Illustrations of a dog representing pavlovian theory which shows icons for sound and thought.

Several consumer behavior theories have emerged as marketers apply findings in fields like psychology and sociology to consumers wants, needs and identities. Some of the most popular examples include psychoanalytic theory and Pavlovian theory.

What is the Pavlovian Theory?

Overview

Pavlovian theory is a learning procedure that involves pairing a stimulus with a conditioned response.

In the famous experiments that  Ivan Pavlov conducted with his dogs, Pavlov found that objects or events could trigger a conditioned response. The experiments began with Pavlov demonstrating how the presence of a bowl of dog food (stimulus) would trigger an unconditioned response (salivation). But Pavlov noticed that the dogs started to associate his lab assistant with food, creating a learned and conditioned response. This was an important scientific discovery.

Pavlov then designed an experiment using a bell as a neutral stimulus. As he gave food to the dogs, he rang the bell. Then, after repeating this procedure, he tried ringing the bell without providing food to the dogs. On its own, an increase in salivation occurred. The result of the experiment was a new conditioned response in the dogs.

Pavlov’s theory later developed into classical conditioning, which refers to learning that associates an unconditioned stimulus that already results in a response (such as a reflex) with a new, conditioned stimulus. As a result, the new stimulus brings about the same response.

Application to Consumer Behavior

A simple application of Pavlovian theory is the response that some consumers have when they hear the word “sale.” It can generate an urge to shop, even if people have no specific need at the time.

The theory can also work with specific brands. A consumer may start associating a brand name or product with a certain perception after repeated marketing efforts and/or experience with the brand or product. For instance, many people associate the brand name Neutrogena with purity and clear skin.

Coca-Cola is a classic example of a brand that has used this technique successfully for years, according to digital marketing firm Loyaltic. Coca-Cola’s marketing campaigns associate various activities and environmental factors, like sports, dehydration and heat, with their product. These activities and factors make people thirsty. “The cold Coke has now become the signal for the arrival of the heat, the thirst,” according to Loyaltic. “So, when you spot a red poster of a big glass filled with sparkly, bubbly cola on ice, you automatically get thirsty.”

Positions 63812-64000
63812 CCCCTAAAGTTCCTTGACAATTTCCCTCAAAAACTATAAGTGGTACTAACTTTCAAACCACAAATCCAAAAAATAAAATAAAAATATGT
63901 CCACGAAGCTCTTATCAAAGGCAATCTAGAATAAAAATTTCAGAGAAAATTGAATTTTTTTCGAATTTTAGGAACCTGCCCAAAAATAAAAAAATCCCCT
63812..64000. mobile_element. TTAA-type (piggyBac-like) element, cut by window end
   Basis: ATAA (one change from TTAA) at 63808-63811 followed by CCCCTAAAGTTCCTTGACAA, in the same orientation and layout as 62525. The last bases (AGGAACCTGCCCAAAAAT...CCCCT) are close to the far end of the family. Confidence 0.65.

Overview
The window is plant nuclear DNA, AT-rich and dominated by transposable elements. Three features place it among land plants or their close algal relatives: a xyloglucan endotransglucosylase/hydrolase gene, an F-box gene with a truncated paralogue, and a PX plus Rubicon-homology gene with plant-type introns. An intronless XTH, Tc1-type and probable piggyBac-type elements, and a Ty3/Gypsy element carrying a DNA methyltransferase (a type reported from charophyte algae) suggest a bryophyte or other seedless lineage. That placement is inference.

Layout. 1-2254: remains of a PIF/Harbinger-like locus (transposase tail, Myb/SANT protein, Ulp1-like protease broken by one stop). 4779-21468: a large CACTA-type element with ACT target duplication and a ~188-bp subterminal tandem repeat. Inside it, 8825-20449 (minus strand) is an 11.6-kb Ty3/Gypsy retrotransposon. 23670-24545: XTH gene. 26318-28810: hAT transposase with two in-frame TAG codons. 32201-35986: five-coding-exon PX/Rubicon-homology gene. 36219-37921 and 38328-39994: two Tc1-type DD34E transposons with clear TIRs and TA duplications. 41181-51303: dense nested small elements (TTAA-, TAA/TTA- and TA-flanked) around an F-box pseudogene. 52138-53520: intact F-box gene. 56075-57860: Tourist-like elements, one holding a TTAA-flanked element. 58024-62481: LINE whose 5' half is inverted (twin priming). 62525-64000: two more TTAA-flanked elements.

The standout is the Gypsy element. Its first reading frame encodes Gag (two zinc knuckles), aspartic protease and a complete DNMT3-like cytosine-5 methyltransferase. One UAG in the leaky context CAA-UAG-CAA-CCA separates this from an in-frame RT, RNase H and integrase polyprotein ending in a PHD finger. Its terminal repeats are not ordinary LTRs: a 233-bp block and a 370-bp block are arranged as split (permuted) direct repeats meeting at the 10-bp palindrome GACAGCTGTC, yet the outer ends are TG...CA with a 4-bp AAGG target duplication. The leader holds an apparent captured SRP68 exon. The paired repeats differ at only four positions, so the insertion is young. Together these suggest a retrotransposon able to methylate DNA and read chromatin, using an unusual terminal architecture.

As consumers receive verified experiences with brands, a conditioned response is possible. Automatic thirst when seeing a Coca-Cola bottle can result, or visualizing clear skin can occur when seeing a Neutrogena product.

Who Was Ivan Pavlov?

Ivan Pavlov was a Russian psychologist best known for his work in classical conditioning. In 1904, this work earned him the Nobel Prize in physiology or medicine. His principles have been applied to behavior therapies for educational classrooms and for reducing phobias via systematic desensitization.

Applying Consumer Behavior Theories

Consumer behavior is a constantly evolving science. With this knowledge, marketing professionals can be more effective in reaching their audience and bringing value to employers.

Husson University’s fully online BSBA with a marketing concentration helps students gain a strong understanding of consumer behavior, basic marketing principles, applied research, sales, social media and more. Graduates are prepared for a wide range careers, including market research analyst, brand manager and marketing specialist.